Woolen yarns have a more matte finish. They are very absorbent, making them great for soakers (like these). But they also tend to collect more dirt on the outside, so frequent gentle washing may be needed more often. They tend to be the yarns that felt well, but they also can produce pills when abraded. They are very warm and insulating primarily from those air pockets. Woolen yarns are good for warm, winter outerwear, like cowls, hats, scarves, handwarmers, mittens, gloves and sweaters. These yarns are very elastic and tend to be easier to break. This quality makes them useful for knitting, crochet and weft, but not a good candidate for warp threads in weaving. Because they are so lofty, hair and squishy, they do not have good stitch definition, so don’t use these yarns for fancy lace or cabled knits.
Worsted yarns are more expensive to manufacture because there are more steps involved. Wools that are usually made in a worsted or semi-worsted style are long wools with staples from 4-8 inches in length. Fleeces from breeds such as Leicester Longwools, Wensleydales, Lincolns and Teaswaters, are typically spun in a worsted style. After carding, the worsted process proceeds to combing. In this step, short or damaged fibers are removed from the web or batt. The fibers are also aligned longitudinally producing a highly organized and more uniform product called top or combed top. During spinning, the yarn becomes highly twisted and extremely strong. The yarn is more dense and heavier than woolen spun yarns with the same diameter.
Worsted yarns have a lot of luster. The wool scales are all aligned and are able to reflect light from their uniform surface. This quality makes them a great yarn to choose when knitting lace. The yarns are smooth and tightly twisted which means they can show off your fancier stitches such as cables. They are strong and durable so projects like socks will last a long time without abrading or pilling from use. Because they are so dense, they are not very absorbent, however once wet they take a long time to dry.
How do you find these yarns? If you are buying commercial yarns, the labels do not tell you how they were spun. So use your senses. Is the yarn smooth and tightly twisted? Then it is a worsted type yarn. Is the yarn more loft and bouncy? It is a woolen type yarn. If you are buying yarn from fiber farmers, ask them! They should know how their yarns were processed and what specifications they mill used to make the yarn. If you are buying handspun yarn, the spinner will surely be able to tell you if she spun it in a woolen, worsted or semi-worsted style.
What about the term worsted weight in yarn patterns and labels? That term is totally different than worsted spun. Worsted weight is a term coined by Craft Yarn Council o It refers to the diameter of the yarn. You can find woolen and worsted spun yarns in worsted weight. These yarns have a number 4 on the label and are considered the medium weight yarn. It is the most popular yarn weight because it can be successfully used by makers of all skill levels. It is also a good all around weight to use in the most popular handmade items such as garments and blankets.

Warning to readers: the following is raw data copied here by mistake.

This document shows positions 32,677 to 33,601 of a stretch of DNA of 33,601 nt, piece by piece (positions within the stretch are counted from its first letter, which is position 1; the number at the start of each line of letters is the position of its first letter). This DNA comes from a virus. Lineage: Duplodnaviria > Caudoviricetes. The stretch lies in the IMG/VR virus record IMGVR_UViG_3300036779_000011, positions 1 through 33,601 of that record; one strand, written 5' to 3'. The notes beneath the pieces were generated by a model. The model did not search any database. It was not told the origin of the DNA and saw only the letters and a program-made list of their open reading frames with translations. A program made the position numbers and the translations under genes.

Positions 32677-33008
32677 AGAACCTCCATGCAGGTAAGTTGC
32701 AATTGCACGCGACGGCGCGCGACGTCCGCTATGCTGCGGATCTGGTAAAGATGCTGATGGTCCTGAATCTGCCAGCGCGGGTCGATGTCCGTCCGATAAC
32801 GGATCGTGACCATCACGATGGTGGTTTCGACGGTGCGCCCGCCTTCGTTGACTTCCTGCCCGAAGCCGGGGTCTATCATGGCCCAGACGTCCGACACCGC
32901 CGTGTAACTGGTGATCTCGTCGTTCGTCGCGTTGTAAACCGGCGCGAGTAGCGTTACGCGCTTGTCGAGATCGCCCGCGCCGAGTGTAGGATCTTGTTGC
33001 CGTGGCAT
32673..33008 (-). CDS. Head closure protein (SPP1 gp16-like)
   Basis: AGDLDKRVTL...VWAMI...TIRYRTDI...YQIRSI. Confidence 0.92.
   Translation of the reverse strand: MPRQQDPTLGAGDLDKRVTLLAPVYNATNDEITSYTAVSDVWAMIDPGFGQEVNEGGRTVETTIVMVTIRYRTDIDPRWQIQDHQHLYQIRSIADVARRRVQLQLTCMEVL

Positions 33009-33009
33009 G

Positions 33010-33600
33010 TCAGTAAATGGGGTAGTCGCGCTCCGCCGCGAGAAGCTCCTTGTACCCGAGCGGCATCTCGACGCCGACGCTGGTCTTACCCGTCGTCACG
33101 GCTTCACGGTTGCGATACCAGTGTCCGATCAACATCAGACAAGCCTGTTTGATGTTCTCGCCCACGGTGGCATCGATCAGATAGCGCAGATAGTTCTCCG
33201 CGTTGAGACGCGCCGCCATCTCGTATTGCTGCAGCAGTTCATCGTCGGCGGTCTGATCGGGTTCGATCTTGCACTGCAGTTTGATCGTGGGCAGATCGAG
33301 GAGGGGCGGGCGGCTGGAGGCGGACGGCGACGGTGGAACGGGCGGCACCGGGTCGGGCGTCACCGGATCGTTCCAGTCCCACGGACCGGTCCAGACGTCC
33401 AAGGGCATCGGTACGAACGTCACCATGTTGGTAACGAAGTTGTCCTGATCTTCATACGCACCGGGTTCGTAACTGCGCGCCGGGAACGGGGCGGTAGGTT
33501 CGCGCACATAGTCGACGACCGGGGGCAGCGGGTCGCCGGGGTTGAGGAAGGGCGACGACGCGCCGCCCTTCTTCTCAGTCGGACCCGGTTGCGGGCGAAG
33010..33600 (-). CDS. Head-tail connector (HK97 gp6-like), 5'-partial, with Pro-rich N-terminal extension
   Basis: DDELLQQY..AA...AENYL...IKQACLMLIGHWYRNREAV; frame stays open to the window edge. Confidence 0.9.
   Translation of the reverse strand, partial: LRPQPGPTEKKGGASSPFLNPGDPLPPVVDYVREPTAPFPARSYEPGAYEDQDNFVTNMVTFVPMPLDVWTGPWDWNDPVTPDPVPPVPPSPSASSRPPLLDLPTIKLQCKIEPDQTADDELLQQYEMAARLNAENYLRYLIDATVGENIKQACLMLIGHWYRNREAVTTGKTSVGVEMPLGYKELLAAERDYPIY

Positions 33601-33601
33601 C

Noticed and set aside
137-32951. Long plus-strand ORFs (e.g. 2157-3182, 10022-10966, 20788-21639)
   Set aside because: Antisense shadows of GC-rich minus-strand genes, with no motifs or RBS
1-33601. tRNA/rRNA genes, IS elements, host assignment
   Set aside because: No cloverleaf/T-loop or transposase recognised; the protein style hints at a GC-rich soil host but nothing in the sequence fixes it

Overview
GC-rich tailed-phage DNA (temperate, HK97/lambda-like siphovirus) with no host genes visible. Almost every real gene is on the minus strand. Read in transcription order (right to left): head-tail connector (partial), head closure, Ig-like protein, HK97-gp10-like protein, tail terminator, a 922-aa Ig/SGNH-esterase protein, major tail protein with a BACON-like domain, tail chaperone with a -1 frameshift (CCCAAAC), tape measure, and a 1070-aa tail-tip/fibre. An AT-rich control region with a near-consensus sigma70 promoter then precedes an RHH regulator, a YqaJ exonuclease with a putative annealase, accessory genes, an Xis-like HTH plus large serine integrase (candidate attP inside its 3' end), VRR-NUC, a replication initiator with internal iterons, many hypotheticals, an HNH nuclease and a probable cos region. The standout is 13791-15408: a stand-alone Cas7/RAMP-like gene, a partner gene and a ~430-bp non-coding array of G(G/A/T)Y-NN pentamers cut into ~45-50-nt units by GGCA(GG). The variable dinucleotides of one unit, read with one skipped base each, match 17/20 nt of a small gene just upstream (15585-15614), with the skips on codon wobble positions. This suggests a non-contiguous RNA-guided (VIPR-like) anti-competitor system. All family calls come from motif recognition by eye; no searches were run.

Now go and look at your stash with new eyes! Do you have a preponderance of bouncy, squishy woolen type yarns to make into soft winter warm items? Or do you have a lot of highly twisted smooth yarn to make into durable socks? Or maybe you have a combination because you love to make all kinds of items. Leave us a note about what you find.
Here are some of the wonderful gifts that would be perfect for the spinner in your life.
1. Spanish Peacock spindle–This craftsman makes the most beautiful spindles in many different styles: top whorl, bottom whorl and supported. Check out his gallery to find a great gift for the spinner you love.
2. Sarah Anderson’s book– Have you always wanted to spin cocoons and boucle? This book is informative and stunningly beautiful.
3. A cup holder for a spinning wheel–This is definitely for the spinner who has everything! I found it at The Woolery.
4. Gradient dyed roving–One of my guilty pleasures is buying wonderful roving to spin, even though I can dye it myself. Melissa at Wild Hare Fiber Studio dyes wonderful gradients that are so fun to spin. Check out her latest offerings here.
5. A blending board by Clemes and Clemes is a really fun tool to have. The spinner you love can use it to make unique color and fiber blends.
6. Spinner’s Control Card–This tool is great for the spinner who is working to make different weights of yarn. With it, a spinner can check the weight of their yarn. It will make a good stocking stuffer! You can find it here.
7. An art batt or two! You can make unique and beautiful yarns with an art batt. There are lots of ETSY makers. One of my favorites is JazzTurtle. You can find her shop here.
8. A McMorran balance–This is another great tool for a handspinner. With it you can measure how many yards per pound your yarn is. This measure will let you calculate the yardage you have made as well as help you to translate your handmade yarn into commercial yarn lingo, such as sport or worsted weights. I found it at The Woolery.